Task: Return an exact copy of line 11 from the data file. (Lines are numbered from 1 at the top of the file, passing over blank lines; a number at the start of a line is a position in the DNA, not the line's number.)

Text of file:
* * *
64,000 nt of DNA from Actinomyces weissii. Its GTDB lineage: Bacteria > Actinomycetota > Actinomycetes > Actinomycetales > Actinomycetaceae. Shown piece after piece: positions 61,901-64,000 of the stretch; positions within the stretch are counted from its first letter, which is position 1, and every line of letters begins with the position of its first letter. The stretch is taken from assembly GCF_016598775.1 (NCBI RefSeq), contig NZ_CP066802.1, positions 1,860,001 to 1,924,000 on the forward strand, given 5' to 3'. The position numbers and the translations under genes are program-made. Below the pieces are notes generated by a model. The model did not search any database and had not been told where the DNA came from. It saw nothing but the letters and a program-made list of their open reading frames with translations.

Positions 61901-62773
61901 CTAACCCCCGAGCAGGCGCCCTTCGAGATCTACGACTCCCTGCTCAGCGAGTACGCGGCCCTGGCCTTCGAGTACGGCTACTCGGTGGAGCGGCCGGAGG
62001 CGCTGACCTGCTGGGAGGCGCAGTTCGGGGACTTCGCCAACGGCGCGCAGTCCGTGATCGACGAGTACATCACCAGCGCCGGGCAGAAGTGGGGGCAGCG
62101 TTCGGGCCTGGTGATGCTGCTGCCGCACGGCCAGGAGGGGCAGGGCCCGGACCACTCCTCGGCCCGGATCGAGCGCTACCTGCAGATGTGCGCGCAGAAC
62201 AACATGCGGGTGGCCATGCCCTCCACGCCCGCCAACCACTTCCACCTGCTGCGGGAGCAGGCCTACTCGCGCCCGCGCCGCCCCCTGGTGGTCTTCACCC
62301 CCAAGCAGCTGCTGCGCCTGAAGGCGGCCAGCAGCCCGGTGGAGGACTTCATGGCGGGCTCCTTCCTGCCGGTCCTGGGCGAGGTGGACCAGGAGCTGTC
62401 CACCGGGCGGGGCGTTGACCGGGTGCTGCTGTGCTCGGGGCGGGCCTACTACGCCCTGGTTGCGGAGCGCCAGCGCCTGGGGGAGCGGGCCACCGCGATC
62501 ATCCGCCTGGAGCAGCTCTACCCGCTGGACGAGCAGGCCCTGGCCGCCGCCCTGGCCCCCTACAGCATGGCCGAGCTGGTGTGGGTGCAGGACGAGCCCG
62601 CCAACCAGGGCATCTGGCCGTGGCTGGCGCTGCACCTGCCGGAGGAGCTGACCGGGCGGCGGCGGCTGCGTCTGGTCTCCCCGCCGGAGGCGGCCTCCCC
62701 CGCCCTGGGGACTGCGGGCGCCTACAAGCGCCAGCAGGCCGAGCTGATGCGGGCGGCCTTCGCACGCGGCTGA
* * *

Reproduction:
62701 CGCCCTGGGGACTGCGGGCGCCTACAAGCGCCAGCAGGCCGAGCTGATGCGGGCGGCCTTCGCACGCGGCTGA